Resting metabolic rate does not differ much between people, including between those who are fat and lean,3 averaging about 200 to 250 milliliters of oxygen per minute, or about 3.5 milliliters of oxygen per kilogram of body mass per minute, commonly referred to in clinical practice as 1 MET (metabolic equivalent). This equates to about 9 to 11 calories per 1 pound of body mass per day. Thus, heavier people actually have higher resting metabolic rates because they have more mass to support all day. As people lose weight (when caloric expenditure is greater than caloric intake, also referred to as negative energy balance), resting metabolic rate decreases despite the maintenance of muscle mass from weight training.7 Since no research has shown that resting metabolic rate is maintained, much less increased, when people are in negative energy balance, how can fitness professionals suggest that weight training increases resting metabolic rate resulting in weight loss?

Does training increase RMR?

While a few studies have shown that resting metabolic rate (or total daily caloric expenditure) increases in response to either an aerobic or weight-training program,4,11 many have shown that it does not2,6,7,8,12,13,17 or is only increased in men.10 It has also been shown that resting metabolic rate is not significantly different between people of different aerobic fitness levels, and is independent of training status.1 Studies reporting an increase in resting metabolic rate have often been conducted on older adults who are more likely to show increases in resting metabolic rate due to the attenuating effect of weight training on age-associated losses in muscle mass. Additionally, resting metabolic rate can be increased partially as a result of increasing caloric intake, which often accompanies the increase in caloric expenditure with exercise.

While the addition of muscle mass and the post-workout elevation in metabolism certainly help your clients use more calories over the long term, the elevated metabolism during their workouts (which is much higher than afterward) has a greater effect on their overall calorie use and subsequent weight loss. And, in workouts of equal duration, cardio uses many more calories than does weight training.
Broeder, C.E., K.A. Burrhus, L.S. Svanevik and J.H. Wilmore. The effects of aerobic fitness on resting metabolic rate. American Journal of Clinical Nutrition 55: 795-801, 1992a.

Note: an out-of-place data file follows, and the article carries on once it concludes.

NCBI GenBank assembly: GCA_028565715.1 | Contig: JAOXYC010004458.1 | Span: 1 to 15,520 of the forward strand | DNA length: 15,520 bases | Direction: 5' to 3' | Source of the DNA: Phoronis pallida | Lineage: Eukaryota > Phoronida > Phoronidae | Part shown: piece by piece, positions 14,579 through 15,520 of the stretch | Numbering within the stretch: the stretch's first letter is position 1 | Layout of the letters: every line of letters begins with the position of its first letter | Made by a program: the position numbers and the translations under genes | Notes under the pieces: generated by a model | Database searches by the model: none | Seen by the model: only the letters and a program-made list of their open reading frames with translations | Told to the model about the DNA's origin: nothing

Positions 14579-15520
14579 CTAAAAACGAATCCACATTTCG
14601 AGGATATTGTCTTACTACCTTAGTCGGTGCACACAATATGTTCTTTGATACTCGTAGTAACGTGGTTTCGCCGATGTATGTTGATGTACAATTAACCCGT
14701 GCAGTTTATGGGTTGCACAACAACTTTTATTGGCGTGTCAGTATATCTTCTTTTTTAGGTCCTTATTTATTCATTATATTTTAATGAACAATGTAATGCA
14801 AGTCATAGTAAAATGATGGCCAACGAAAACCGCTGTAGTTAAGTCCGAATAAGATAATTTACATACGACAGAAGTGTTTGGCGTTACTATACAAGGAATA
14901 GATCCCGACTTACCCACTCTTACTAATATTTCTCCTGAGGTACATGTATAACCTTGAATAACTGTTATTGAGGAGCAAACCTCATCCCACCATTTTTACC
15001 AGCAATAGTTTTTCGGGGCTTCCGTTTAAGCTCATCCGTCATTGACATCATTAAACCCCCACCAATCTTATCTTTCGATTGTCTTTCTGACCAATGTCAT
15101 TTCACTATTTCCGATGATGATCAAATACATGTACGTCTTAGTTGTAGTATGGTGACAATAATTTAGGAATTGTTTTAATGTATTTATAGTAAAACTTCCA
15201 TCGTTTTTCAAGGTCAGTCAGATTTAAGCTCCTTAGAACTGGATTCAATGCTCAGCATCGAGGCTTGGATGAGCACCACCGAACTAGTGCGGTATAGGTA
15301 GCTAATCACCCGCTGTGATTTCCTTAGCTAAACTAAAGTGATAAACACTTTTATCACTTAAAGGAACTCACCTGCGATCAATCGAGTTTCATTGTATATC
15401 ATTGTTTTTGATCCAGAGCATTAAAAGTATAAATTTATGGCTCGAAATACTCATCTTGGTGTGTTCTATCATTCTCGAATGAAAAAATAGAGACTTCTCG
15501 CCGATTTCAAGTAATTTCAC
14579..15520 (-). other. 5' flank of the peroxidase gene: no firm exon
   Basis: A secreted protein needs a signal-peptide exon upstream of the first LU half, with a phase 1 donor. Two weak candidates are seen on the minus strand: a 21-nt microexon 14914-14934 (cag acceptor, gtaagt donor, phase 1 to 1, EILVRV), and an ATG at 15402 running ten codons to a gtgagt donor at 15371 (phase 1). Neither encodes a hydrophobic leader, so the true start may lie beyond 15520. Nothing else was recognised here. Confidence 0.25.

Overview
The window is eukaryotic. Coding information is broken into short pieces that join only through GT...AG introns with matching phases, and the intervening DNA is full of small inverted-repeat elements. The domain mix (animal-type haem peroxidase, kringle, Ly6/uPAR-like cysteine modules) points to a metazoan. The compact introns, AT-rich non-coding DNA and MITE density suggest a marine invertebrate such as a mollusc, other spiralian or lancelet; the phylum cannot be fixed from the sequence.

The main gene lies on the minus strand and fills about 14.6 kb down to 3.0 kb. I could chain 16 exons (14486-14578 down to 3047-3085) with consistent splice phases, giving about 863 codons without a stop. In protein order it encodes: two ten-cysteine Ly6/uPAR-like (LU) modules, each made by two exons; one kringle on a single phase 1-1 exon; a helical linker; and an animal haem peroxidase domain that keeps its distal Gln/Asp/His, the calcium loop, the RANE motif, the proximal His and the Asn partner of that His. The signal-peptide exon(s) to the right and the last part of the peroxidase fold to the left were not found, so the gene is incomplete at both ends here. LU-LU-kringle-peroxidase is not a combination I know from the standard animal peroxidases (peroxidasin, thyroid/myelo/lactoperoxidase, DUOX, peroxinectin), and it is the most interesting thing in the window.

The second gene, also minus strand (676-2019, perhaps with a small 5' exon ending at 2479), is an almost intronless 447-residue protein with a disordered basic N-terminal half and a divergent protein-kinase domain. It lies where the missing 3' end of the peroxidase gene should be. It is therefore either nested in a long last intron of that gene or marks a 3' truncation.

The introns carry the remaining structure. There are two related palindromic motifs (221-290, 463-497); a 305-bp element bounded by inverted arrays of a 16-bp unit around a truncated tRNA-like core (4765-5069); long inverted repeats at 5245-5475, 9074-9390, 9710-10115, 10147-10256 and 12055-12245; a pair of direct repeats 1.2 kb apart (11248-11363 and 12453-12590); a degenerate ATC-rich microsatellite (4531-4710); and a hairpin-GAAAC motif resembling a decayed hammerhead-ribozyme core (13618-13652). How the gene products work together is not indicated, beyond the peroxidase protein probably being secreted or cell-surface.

Broeder, C.E., K.A. Burrhus, L.S. Svanevik and J.H. Wilmore. The effects of either high-intensity resistance or endurance training on resting metabolic rate. American Journal of Clinical Nutrition 55: 802-810, 1992b.
Brooks, G.A., T.D. Fahey, T.P. White and K.M. Baldwin. Exercise Physiology: Human Bioenergetics and Its Applications. Mayfield: Mountain View, Calif., 2000.
Dolezal, B.A., and J.A. Potteiger. Concurrent resistance and endurance training influence basal metabolic rate in nondieting individuals. Journal of Applied Physiology 85(2): 695-700, 1998.
Donnelly, J.E., J.M. Jakicic, N. Pronk, B.K. Smith, E.P. Kirk, D.J. Jacobsen and R. Washburn. Is resistance training effective for weight management? Evidence-Based Preventive Medicine 1(1): 21-29, 2003.
Frey-Hewitt, B., K.M. Vranizan, D.M. Dreon and P.D. Wood. The effect of weight loss by dieting or exercise on resting metabolic rate in overweight men. International Journal of Obesity 14(4): 327-334, 1990.
Geliebter, A., M.M. Maher, L. Gerace, B. Gutin, S.B. Heymsfield and S.A. Hashim. Effects of strength or aerobic training on body composition, resting metabolic rate, and peak oxygen consumption in obese dieting subjects. American Journal of Clinical Nutrition 66: 557-563, 1997.
Kraemer, W.J., J.S. Volek, K.L. Clark, S.E. Gordon, S.M. Puhl, L.P. Koziris, J.M. McBride, N.T. Triplett-McBride, M. Putukian, R.U. Newton, K. Hakkinen, J.A. Bush and W.J. Sebastianelli. Influence of exercise training on physiological and performance changes with weight loss in men. Medicine and Science in Sports and Exercise 31(9): 1320-1329, 1999.